A TIP for your wedding vendor?

19 Feb

 tips

T.I.P.S is an acronym for To Insure Prompt Service. When thinking about your wedding tips, I have my own acronym, T.I.E.S, To Insure Excellent Service.  Tips are not mandatory—they are used as expressions of your appreciation for good service. With that in mind, I suggest that unless the service was terrible, you should stick to the customary tipping suggestions. Your wedding vendors are going to work hard to make sure your day is perfect, most of the time, going above and beyond what their contract says. They do this because they are not in this business for the money, but because they have a passion for it.  Think about it, would you walk away from a restaurant table without leaving a tip? The same applies to weddings: It is customary to show your gratitude by tipping many of the people involved in making yours a success. Here are some ‘tips’ to help you navigate.

 

It is very important to check your contracts!

Just like when you are part of a big party at a restaurant, the tip is sometimes included in your contract! So, be careful when reading the fine print to avoid double tipping. Alan Fields, coauthor of Bridal Bargains, says, “Many gratuities are built into the price quotes for major items like catering—typically 15 to 20 percent—or smaller things like limos.”

Anna Post, author of Do I Have to Wear White? Emily Post Answers America’s Top Wedding Questions, suggest an easy way to insure your tip is taken care of, “You might consider adding the gratuity in the contract, if it is not already included, so you don’t have to deal with it on the day.”

 

Reward extraordinary efforts

 

Beyond the customary tips (see list below), when someone goes out of their way for you—like the baker that makes those last-minute changes you requested; or the venue manager who makes those extra 3 tables fit in the space somehow…. You can thank them with a bottle of wine or another tangible token of your appreciation. If you’ve sat with your wedding planner hour after hour and she’s worked her butt off to pull it all off flawlessly, you might want to add a personal thank-you note and small gift to her customary tip; if you’ve used her more sparingly, a nice personal gift alone would be sufficient.

 

What are your ceremony policies?

  • Find out if your congregation has donation guidelines. Typically, if you’re getting married in a house of worship, you should plan to make a donation anywhere in the amount of $100 up to $500, depending on how active a member you are.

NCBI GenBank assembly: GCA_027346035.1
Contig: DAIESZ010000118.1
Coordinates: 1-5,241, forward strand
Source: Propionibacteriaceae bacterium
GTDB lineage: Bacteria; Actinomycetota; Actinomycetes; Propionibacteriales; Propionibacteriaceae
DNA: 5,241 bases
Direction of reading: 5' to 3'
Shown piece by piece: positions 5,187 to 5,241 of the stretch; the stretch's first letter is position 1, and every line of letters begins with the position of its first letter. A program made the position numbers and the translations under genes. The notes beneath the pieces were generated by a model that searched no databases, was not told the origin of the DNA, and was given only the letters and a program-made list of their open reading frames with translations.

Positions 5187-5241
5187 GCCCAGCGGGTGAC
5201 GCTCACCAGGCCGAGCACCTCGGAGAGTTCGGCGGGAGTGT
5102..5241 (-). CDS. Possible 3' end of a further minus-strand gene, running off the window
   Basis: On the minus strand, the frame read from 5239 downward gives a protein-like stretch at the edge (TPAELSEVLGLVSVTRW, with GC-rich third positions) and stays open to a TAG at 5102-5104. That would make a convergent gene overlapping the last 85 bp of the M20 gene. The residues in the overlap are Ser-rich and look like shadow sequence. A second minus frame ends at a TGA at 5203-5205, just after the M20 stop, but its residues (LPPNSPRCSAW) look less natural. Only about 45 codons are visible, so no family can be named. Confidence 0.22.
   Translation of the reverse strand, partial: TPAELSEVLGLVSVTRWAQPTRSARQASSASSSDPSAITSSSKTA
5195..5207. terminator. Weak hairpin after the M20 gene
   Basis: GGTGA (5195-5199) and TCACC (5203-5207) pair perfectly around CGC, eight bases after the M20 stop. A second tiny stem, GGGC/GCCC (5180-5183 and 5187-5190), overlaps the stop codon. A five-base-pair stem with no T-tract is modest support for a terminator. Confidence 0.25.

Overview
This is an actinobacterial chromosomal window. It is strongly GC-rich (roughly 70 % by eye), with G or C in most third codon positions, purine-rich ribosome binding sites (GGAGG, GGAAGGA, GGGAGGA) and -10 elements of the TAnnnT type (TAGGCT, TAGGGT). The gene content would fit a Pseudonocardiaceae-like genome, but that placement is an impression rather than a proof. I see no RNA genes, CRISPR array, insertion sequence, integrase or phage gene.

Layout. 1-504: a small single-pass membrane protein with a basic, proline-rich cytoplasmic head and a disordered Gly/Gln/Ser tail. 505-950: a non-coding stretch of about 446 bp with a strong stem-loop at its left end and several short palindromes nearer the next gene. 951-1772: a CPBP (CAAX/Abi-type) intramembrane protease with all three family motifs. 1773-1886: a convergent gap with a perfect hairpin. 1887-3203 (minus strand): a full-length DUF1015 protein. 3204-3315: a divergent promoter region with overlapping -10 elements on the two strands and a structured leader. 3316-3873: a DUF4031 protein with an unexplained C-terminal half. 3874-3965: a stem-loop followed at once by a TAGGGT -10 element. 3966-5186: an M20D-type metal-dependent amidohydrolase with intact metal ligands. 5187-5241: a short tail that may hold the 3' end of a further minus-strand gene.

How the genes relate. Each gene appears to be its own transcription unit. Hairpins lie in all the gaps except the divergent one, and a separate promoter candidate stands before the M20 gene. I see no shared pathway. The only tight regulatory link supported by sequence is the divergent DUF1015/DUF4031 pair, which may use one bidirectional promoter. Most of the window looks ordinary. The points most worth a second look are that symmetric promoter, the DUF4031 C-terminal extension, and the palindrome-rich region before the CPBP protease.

• For a nondenominational officiant, who you are already paying a fee, tip between $50 and $100.
  • Court clerks are prohibited from accepting tips. For this, a little gift, like home-baked cookies, or a thank-you card would be appreciated.

 

Who’s in charge here?

 

Assign someone you can rely on to hand out envelopes with the noncontract tips in cash. Ask one of the fathers, the best man, your super organized maid of honor of your mother to make sure this gets done.

When do you distribute the tips? There are a couple of options.

  • At the time of service for services such as hair and makeup.
  • At the end of the wedding, which allows you to adjust the size of the tips to reflect the service. Just remember to have it done.
  • At the beginning of the event. Be careful of doing this in case the service did not meet your expectations. On the other hand, David Tutera, celebrity event planner, says that “If you hand out your gratuity envelopes before your wedding, the vendors will be more likely to go above and beyond for you on your special day.”

 

How much should you tip?

 

Mindy Weiss’s The Wedding Book has a very useful “Tipper’s Table,” that you can pull a lot more information from.

Bartenders: 10 percent of the total liquor bill (to be split among all of the bartenders.)
Catering manager: $200+ or a personal gift
Chef: $100+
Hairstylist: 15 to 20 percent
Limo or bus drivers: 15 percent
Makeup artist: 15 to 20 percent
Musicians: 15 percent of fee for ceremony musicians; $25 to $50 per musician for reception
Photographer/videographer: If you’re paying a flat fee with no overtime, $100
Valet or parking attendants: $1 to $2 per car; 15 percent for valet parking
Waiters: $20 and up each (distributed by the catering manager or maitre d’)
Wedding planner: 15 percent of fee or a personal gift

 

Remember those vendors that made your event extra special and refer them to others that may use their services. This is a great compliment to them from you!

 

 

 

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